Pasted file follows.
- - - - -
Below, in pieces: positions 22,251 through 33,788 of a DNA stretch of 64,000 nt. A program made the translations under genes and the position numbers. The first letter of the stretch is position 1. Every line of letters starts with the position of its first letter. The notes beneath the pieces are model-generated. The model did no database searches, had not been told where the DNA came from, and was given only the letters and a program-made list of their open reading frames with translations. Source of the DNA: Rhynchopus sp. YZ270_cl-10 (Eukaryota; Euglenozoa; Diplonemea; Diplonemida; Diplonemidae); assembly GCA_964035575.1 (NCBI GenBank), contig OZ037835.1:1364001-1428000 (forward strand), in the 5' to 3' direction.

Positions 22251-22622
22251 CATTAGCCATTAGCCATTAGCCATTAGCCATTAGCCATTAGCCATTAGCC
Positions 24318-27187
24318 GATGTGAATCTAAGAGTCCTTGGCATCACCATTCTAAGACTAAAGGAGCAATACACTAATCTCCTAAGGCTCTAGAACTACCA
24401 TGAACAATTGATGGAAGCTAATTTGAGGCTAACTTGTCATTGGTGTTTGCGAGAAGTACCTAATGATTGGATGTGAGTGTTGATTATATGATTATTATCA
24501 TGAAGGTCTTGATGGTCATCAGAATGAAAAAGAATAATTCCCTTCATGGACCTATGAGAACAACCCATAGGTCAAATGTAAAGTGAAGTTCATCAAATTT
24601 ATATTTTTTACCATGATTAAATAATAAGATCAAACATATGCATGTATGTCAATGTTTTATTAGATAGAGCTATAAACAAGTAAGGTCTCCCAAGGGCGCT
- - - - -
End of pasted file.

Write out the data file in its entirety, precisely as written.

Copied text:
Below, in pieces: positions 22,251 through 33,788 of a DNA stretch of 64,000 nt. A program made the translations under genes and the position numbers. The first letter of the stretch is position 1. Every line of letters starts with the position of its first letter. The notes beneath the pieces are model-generated. The model did no database searches, had not been told where the DNA came from, and was given only the letters and a program-made list of their open reading frames with translations. Source of the DNA: Rhynchopus sp. YZ270_cl-10 (Eukaryota; Euglenozoa; Diplonemea; Diplonemida; Diplonemidae); assembly GCA_964035575.1 (NCBI GenBank), contig OZ037835.1:1364001-1428000 (forward strand), in the 5' to 3' direction.

Positions 22251-22622
22251 CATTAGCCATTAGCCATTAGCCATTAGCCATTAGCCATTAGCCATTAGCC
Positions 24318-27187
24318 GATGTGAATCTAAGAGTCCTTGGCATCACCATTCTAAGACTAAAGGAGCAATACACTAATCTCCTAAGGCTCTAGAACTACCA
24401 TGAACAATTGATGGAAGCTAATTTGAGGCTAACTTGTCATTGGTGTTTGCGAGAAGTACCTAATGATTGGATGTGAGTGTTGATTATATGATTATTATCA
24501 TGAAGGTCTTGATGGTCATCAGAATGAAAAAGAATAATTCCCTTCATGGACCTATGAGAACAACCCATAGGTCAAATGTAAAGTGAAGTTCATCAAATTT
24601 ATATTTTTTACCATGATTAAATAATAAGATCAAACATATGCATGTATGTCAATGTTTTATTAGATAGAGCTATAAACAAGTAAGGTCTCCCAAGGGCGCT